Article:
When overeating is driven by emotional hunger.
We all enjoy eating and, on occasion, will eat when not hungry or overeat just because the food is incredibly tasty or because it enhances our personal or social experiences. An afternoon out with a good friend is certainly more enjoyable with a vegan treat. What would a good movie be without some airpoped popcorn? There’s nothing wrong with occasionally using food to enhance enjoyment and celebrate life. The problem arises when we use food in this way so often that we are overweight or our health is at risk. If you regularly eat when you’re not hungry, overeat at meals, or choose to eat unhealthy comfort foods more often than you’d prefer, there’s a chance you’re eating has an emotional component to it. A craving—or an exaggerated desire to eat in the absence of true physiological hunger cues—represents an emotional appetite. Emotional hunger often feels the same as physical hunger.
As an emotional eater, you may treat food as a coping tool in a number of ways:
• To dull or tranquilize emotions that are difficult to cope with, such as anxiety, anger, sadness, frustration, hopelessness, loneliness, shame, guilt and even happiness and joy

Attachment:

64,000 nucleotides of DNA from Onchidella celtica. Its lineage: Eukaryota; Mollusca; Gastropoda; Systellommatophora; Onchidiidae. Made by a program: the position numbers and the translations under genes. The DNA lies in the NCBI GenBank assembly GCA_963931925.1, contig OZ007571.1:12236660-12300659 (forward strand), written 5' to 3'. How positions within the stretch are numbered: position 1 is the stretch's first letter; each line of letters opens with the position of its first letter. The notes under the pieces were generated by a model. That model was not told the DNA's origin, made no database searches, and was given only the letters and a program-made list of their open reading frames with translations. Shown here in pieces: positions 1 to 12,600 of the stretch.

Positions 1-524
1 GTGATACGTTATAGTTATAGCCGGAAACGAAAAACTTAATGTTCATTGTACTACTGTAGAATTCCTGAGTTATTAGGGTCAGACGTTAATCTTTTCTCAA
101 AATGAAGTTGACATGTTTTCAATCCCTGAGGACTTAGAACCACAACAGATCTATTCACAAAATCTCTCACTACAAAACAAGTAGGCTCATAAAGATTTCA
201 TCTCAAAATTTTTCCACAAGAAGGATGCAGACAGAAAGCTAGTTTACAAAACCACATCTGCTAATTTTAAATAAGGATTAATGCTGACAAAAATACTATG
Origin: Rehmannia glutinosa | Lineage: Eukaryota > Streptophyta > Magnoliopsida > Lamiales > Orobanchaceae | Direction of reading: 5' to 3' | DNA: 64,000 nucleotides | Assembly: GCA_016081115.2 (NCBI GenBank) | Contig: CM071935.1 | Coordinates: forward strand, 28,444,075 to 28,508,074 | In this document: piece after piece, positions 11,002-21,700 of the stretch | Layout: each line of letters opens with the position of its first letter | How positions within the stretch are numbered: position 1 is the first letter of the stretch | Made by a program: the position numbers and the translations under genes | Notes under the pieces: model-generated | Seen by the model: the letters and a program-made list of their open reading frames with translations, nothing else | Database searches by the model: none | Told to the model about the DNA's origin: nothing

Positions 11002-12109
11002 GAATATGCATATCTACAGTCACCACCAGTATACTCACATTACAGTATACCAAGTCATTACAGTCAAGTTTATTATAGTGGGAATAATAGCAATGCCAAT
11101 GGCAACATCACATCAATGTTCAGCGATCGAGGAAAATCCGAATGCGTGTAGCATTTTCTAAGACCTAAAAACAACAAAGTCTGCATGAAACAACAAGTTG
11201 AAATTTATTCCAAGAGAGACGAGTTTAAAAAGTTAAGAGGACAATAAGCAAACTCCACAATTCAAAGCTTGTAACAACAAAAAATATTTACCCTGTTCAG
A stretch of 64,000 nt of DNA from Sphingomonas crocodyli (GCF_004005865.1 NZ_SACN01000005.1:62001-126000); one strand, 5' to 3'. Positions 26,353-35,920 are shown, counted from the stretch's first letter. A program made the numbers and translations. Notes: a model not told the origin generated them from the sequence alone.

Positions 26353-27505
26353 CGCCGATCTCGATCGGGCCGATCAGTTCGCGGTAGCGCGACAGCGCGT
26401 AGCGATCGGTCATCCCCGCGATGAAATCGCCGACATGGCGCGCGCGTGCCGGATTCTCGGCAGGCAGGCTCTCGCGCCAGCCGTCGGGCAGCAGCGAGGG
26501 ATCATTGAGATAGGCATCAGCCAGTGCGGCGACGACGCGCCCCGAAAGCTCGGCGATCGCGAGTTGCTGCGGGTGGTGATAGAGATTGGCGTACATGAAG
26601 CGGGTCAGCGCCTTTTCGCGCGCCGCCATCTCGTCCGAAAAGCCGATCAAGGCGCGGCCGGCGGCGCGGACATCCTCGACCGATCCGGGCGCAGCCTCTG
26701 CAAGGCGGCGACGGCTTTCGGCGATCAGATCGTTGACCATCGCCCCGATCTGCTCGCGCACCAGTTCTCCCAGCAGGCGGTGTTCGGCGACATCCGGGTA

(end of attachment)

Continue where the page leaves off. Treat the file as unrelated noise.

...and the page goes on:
• To calm yourself when experiencing unpleasant sensations such as nervousness, agitation or muscle tension
• To soothe and comfort yourself
• For pleasure, escape and excitement
• To handle stress
• To silence negative, critical, self-defeating thoughts and quiet your mind
• To manage feeling overwhelmed
• To distract yourself from low-motivation states like boredom, lethargy and apathy
• To procrastinate
• Because your life lacks purpose, meaning, passion or inspiration
• Because you feel so much regret regarding your life
• Because you feel deprived in life and want to have no limits
• To try to fill up an inner emptiness
• To reward or punish yourself
• To rebel against someone or something
• To ward off sexual attention
• To feel safe.
Many emotional eaters believe eating challenges are the result of factors outside their control. Some people simply love food. Some say they have no time to eat healthy and exercise while working full-time and raising a family. Others say there’s constantly unhealthy, high-fat food around them and it’s just too tempt-ing. Others still say that eating healthy in restaurants without off ending others is nearly impossible.
While these factors are reasonable and may play a part in your overeating, they do not represent the true cause of your inability to regulate your intake. Emotional eating highlights a difficulty in connecting to yourself; in paying attention to your mind, body, and spirit signals; and in responding appropriately to meet your needs. It’s a sign that you’re lacking self-care skills that are generally learned in childhood.